ارزیابی باد عابر پیاده از طریق توسعه شهر: مطالعه منطقه مالی در تورنتو
|کد مقاله||سال انتشار||تعداد صفحات مقاله انگلیسی||ترجمه فارسی|
|99032||2017||28 صفحه PDF||سفارش دهید|
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Publisher : Elsevier - Science Direct (الزویر - ساینس دایرکت)
Journal : Sustainable Cities and Society, Volume 35, November 2017, Pages 178-190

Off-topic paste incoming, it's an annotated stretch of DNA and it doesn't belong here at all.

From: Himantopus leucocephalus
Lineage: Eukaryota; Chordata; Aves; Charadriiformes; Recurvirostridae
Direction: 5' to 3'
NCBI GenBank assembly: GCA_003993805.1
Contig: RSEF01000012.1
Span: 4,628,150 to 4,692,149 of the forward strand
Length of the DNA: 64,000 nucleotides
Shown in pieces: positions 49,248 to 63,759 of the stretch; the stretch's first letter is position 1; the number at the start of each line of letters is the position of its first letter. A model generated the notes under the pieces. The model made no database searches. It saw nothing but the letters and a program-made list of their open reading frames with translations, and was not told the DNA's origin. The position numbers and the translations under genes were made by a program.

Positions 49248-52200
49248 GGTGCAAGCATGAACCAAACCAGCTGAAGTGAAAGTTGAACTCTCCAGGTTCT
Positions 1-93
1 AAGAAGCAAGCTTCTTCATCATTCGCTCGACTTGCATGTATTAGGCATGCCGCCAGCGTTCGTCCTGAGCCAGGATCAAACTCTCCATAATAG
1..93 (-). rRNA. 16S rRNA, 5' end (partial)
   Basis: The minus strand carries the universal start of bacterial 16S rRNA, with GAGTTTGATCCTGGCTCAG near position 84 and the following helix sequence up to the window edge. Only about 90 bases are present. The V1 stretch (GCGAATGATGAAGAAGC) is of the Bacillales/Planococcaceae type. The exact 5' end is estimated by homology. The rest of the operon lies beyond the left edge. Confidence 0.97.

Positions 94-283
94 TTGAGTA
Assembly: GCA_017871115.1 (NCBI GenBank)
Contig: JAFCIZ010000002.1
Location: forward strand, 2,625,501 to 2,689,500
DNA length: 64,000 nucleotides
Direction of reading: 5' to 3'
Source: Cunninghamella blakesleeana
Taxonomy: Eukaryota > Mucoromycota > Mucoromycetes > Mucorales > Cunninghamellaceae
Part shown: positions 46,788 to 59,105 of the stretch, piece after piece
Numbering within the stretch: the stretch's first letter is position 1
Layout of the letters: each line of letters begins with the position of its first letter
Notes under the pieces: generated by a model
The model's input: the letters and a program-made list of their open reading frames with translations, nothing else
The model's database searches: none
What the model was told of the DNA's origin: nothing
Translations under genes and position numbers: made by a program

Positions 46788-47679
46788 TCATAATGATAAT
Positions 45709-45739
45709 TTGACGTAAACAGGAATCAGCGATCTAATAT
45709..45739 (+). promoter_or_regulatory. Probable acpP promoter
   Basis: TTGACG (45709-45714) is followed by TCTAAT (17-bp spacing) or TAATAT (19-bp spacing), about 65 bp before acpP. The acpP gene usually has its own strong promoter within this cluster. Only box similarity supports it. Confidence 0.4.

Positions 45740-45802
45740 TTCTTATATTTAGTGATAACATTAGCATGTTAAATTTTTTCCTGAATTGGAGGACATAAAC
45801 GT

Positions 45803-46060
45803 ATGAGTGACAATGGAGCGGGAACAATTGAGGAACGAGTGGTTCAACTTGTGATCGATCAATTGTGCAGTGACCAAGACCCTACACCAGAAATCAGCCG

In the future, cities will be defined by super tall buildings due to an increase in population growth and urbanization. Although there are many benefits to living in dense urban centers, the interactions between buildings and wind affect the comfort and safety of pedestrians at street level. In a few notable instances, tall buildings have directed high speed winds to street levels that have affected outdoor spaces of businesses, the balance of pedestrians or in severe cases the safety of pedestrians when a car flipped over and fatally injured an individual in Leeds, England. The Financial District in Toronto has been selected as a case study, as dense development of the area over the last 70 years has fostered increasingly noticeable high winds at pedestrian level. The stages of development in this district have been divided into six significant construction periods and the changes in wind effects have been assessed with the use of CFD models, water flume and wind tunnel tests. The results demonstrated that tall buildings can alter the flow in unexpected ways and that the effects caused by the buildings in the urban environment are interconnected. The safety and comfort (along with other parameters associated with wind) of pedestrians are factors that must be incorporated into the design of the city. Through visualizing the decade long changes in wind due to the growth of cities, it is possible to create strategies that can incorporate the knowledge of wind issues into the design of future cities. By using accessible methods, whether through visualization or computational means, the highly complex relationships between the built environment, wind and people can be shared with engineers, architects and other designers of cities, to enable a collaborative design of future cities that will reduce wind-related discomfort.